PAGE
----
Project Managment

Notice of Project Completion

How to File NOC

Ensuring payments in the construction industry does not only requires a specific document for each process step, but the name of the document also varies from state to state. Some documents are only used in one or several states. The document we are going to talk about today is “notice of completion” or “Notice of Cessation.”

But when do you see completion notices, and why are they important to you? Please read it carefully to find out the answer.

What Is a Notice of Completion?

A Notice of Completion is a document that establishes the official date that a construction project is considered complete. This is particularly essential for parties worried about the project, which has mechanics lien rights, due to the fact the Notice of Completion shortens mechanics lien deadlines.

Mechanics liens protect payments to subcontractors or different workers who provide materials or labor on a project. However, subcontractors who need to secure and enforce a mechanics lien should abide by specific timelines, which vary by state.

Mechanics liens deadlines may be based on the date of significant completion or the date of the last furnishing, which is when a subcontractor, supplier, or other project participant last supplied materials or labor to the project, if a Notice of Completion is not filed. However, depending on the state where the project is located, filing a Notice of Completion can significantly shorten the mechanics lien date. In Utah, for example, the deadline is reduced from 180 to 90 days, while in Nevada, it is reduced from 90 to 40 days.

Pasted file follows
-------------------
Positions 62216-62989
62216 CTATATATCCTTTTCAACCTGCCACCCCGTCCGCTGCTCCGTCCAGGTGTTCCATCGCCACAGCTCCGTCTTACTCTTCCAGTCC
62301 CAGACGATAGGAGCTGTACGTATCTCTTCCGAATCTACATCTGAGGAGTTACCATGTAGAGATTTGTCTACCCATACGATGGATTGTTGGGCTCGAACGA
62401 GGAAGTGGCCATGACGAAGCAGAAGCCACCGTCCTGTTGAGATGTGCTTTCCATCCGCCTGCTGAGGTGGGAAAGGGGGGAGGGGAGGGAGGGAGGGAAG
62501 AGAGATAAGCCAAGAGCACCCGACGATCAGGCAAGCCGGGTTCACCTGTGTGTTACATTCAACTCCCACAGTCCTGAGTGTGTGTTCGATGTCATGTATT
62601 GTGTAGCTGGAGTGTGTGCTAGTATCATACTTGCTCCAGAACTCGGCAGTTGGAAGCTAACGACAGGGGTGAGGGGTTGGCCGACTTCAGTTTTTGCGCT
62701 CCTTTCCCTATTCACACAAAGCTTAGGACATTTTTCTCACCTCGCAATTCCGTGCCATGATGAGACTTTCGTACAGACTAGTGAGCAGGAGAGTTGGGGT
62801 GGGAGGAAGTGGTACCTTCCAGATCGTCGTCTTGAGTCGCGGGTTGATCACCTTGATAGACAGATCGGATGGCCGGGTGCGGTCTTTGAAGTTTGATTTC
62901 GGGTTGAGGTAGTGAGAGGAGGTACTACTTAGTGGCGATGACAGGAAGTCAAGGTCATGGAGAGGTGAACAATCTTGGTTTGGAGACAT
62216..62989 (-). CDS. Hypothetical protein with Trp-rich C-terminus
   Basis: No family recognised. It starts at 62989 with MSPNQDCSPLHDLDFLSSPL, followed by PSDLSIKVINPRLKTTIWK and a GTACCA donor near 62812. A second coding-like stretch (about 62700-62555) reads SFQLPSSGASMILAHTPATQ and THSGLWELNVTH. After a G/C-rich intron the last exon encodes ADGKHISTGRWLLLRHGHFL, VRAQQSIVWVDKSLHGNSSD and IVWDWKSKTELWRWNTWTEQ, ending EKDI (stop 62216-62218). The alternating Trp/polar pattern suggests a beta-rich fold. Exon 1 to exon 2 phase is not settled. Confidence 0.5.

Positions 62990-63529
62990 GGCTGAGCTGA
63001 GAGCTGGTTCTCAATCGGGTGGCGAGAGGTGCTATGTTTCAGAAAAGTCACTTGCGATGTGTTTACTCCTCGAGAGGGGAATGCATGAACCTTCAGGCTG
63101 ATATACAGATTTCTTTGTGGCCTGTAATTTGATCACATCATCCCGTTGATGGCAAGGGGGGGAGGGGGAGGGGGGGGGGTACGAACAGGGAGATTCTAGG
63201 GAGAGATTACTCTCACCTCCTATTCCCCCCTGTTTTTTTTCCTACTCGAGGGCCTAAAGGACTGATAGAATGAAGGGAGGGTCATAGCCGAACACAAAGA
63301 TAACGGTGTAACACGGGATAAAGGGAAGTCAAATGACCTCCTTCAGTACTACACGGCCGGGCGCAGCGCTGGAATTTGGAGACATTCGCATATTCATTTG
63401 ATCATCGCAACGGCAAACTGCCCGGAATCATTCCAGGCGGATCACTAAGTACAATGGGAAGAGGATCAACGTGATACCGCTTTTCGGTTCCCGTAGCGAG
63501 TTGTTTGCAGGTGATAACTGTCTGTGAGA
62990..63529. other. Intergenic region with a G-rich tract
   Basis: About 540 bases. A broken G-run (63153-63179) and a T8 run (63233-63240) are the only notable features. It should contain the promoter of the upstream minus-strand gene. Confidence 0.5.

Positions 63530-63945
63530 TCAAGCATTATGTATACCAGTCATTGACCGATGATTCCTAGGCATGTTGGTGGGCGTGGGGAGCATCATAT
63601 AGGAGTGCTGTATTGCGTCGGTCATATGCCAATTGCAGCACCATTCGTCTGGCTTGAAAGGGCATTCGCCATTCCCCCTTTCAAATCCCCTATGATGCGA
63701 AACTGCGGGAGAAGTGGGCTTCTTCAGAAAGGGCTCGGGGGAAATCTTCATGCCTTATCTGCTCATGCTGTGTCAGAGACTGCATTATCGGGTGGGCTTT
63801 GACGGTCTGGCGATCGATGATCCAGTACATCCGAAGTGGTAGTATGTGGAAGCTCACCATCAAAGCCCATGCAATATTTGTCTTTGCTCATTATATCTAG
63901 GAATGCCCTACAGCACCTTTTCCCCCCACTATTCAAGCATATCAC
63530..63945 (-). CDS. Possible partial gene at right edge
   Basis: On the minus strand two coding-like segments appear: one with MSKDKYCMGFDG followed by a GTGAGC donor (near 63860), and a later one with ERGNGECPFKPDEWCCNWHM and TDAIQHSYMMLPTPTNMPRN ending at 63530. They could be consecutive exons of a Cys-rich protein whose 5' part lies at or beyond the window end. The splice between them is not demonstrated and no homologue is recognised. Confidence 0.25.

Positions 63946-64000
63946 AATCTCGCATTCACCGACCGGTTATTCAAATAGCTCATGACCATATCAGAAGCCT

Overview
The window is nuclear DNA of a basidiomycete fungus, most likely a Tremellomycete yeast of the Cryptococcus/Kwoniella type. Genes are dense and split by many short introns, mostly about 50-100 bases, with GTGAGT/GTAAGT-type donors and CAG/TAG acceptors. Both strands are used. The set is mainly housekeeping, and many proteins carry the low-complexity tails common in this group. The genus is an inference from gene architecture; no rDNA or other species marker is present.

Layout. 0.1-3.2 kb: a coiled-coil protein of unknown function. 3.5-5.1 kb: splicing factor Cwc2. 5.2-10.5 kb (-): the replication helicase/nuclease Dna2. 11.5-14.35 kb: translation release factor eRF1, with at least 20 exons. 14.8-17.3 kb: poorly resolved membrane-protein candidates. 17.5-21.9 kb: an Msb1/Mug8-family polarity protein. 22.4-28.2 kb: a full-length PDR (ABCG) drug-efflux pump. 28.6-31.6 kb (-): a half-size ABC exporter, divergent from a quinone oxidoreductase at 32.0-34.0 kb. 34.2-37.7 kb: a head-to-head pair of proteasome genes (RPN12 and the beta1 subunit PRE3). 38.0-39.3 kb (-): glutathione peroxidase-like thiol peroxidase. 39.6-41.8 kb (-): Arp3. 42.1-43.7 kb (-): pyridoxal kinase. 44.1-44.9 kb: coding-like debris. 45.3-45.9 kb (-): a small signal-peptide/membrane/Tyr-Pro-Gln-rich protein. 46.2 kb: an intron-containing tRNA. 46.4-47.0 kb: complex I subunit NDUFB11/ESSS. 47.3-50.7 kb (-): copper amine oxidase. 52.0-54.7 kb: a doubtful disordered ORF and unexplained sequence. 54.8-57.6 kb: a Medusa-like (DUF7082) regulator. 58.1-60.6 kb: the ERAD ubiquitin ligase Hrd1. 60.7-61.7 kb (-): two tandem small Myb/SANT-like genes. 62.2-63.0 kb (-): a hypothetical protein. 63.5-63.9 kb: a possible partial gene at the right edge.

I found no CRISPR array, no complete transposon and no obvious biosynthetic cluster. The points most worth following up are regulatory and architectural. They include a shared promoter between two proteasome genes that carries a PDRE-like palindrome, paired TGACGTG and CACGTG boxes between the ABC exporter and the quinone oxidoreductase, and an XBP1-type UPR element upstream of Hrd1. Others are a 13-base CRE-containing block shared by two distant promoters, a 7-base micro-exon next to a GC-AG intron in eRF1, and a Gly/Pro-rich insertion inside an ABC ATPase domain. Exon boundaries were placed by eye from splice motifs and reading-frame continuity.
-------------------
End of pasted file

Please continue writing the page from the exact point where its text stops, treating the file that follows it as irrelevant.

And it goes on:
When Is a Notice of Completion Required?

Notices of Completion are entirely voluntary documents that are never required. In fact, filing a Notice of Completion has no effect on payment or lien rights in only eight states: Alaska, Arizona, California, Massachusetts, Nevada, Tennessee, Texas, and Utah. The exact requirements and effects of Notices of Completion differ by state, so check your local regulations for more specifics.

Where Does a Notice of Completion Matter for Private Construction Projects

The deadline to file a mechanics lien in the vast majority of states is based on the “last furnishing methodology,” or the date that a participant – subcontractor, sub-subcontractor, material supplier, or equipment lessor – last contributed labor or materials to a construction project. However, in 5 or 6 states, lien rights deadlines are related to the date a project is largely or ultimately completed. Four of those states — California, Nevada, Arizona, and Utah – are neighbors out west. In those four jurisdictions, the owner may file a Notice of Completion, which can significantly decrease the period for filing a mechanics lien.

Who Files a Notice of Completion (NOC)?

Typically, the NOC is filed by the project owner. The general contractor, on the other hand, may file it on behalf of the project owner.

How to File an NOC?

The project owner will usually file the NOC with the county clerk or recorder’s office. Some or all of the following information may be requested on the form:

  • Name and address of the owner
  • Name and address of the general contractor
  • Name and address of the construction lender, if applicable
  • The Legal description of the site, including the street address